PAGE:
Writing jointly on the Australian academic website The Conversation, CSER founders Jaan Tallinn and Huw Price likened the prospect of uncontained singularity to a ticking bomb. On containing the risk, they wrote: “A good first step… would be to stop treating intelligent machines as the stuff of science fiction, and start thinking of them as a part of the reality that we or our descendants may actually confront, sooner or later. Once we put such a future on the agenda we can begin some serious research about ways to ensure outsourcing intelligence to machines would be safe and beneficial, from our point of view.”

Some academics have suggested that a potential strategy by which we could achieve this is to create only human-based AI, which will share our human values and thus be likely to share and protect our interests. A key problem here is that it seems unlikely that the first super-intelligent AI we create will be similar to ours, and it’s by no means certain that we’ll ever duplicate the exact nature of the human brain.

An alternative argument espoused by Tallinn and others is to limit artificial intelligences to narrow domains, such that AI can never reach the generalised superintelligence that would in all likelihood be necessary to displace humans. Certainly, this approach appears more feasible against the background of our current progress, which has delivered super-human ability only in very narrow applications.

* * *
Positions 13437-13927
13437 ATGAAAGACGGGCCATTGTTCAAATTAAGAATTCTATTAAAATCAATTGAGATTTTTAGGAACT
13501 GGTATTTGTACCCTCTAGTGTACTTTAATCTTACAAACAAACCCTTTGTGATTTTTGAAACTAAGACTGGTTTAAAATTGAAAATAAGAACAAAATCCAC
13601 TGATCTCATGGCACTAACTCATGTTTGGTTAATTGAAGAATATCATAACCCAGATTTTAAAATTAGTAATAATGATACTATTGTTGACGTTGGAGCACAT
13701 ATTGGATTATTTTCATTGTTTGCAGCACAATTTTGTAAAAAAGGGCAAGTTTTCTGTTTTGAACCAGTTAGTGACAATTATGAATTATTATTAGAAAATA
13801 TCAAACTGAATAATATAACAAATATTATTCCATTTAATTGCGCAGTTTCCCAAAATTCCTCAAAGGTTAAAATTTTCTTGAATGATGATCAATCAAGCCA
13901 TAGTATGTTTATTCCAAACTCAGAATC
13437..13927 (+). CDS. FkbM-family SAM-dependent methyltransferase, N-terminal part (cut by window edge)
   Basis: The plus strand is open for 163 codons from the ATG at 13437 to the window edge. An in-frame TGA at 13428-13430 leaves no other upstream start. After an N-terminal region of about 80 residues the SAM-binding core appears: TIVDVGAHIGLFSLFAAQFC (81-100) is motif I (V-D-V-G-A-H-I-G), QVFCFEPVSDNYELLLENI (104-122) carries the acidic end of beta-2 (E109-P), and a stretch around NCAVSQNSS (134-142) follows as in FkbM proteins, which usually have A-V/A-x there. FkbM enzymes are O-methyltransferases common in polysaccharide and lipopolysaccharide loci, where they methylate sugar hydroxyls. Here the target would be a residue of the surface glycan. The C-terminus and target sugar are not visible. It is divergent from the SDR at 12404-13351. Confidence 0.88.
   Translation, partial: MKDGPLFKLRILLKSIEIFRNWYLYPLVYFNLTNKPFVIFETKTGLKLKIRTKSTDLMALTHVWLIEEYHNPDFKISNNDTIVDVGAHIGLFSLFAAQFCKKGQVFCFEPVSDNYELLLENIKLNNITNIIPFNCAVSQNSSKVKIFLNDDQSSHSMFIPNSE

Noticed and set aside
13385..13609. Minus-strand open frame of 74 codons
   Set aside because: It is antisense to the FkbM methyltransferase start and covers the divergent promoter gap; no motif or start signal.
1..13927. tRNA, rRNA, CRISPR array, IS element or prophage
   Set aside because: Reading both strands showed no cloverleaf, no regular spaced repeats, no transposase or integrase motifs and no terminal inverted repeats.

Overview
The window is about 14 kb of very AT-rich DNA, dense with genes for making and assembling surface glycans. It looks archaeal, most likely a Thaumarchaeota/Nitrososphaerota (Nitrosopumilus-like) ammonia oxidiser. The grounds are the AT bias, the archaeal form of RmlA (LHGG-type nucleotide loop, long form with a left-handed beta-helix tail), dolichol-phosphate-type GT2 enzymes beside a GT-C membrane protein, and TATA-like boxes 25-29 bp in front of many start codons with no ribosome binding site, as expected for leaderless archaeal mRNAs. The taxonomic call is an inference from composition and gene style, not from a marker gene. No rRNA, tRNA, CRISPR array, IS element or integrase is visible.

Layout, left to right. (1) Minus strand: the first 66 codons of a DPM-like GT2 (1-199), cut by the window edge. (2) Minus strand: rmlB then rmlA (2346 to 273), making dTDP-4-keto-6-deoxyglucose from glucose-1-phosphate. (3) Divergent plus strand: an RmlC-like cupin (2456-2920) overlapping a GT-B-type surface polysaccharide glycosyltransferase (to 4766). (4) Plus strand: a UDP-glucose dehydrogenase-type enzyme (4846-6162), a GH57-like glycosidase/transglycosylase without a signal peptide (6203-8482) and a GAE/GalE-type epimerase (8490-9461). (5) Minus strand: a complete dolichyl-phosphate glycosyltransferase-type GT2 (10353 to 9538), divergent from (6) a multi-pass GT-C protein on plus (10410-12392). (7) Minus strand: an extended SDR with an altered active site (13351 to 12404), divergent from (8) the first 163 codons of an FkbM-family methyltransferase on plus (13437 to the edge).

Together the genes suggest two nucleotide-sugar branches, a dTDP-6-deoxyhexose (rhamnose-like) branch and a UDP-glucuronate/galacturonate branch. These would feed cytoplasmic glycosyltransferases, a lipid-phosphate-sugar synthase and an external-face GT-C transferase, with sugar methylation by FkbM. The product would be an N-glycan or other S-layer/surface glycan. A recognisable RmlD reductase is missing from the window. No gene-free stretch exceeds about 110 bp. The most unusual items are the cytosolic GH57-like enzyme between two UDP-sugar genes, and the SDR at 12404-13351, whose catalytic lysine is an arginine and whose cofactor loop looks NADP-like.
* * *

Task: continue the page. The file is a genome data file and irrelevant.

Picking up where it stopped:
Computers are probably mankind’s greatest tools and, like other tools, the purposes for which we wield them can be good, neutral or evil. They usually do our bidding, and where they don’t it’s usually by an accident of our design. Either way, the moral responsibility is with us. The future promises increased intelligence and autonomy, however, and the prospect that computers may evolve beyond our control. In such a scenario artificial intelligence may act according to its own morality. If we fail to ensure that this is aligned with ours, we may deliberately or otherwise unleash the first truly evil computers.

A version of this article also appeared in PC Tech’s Print Issue for February 2013.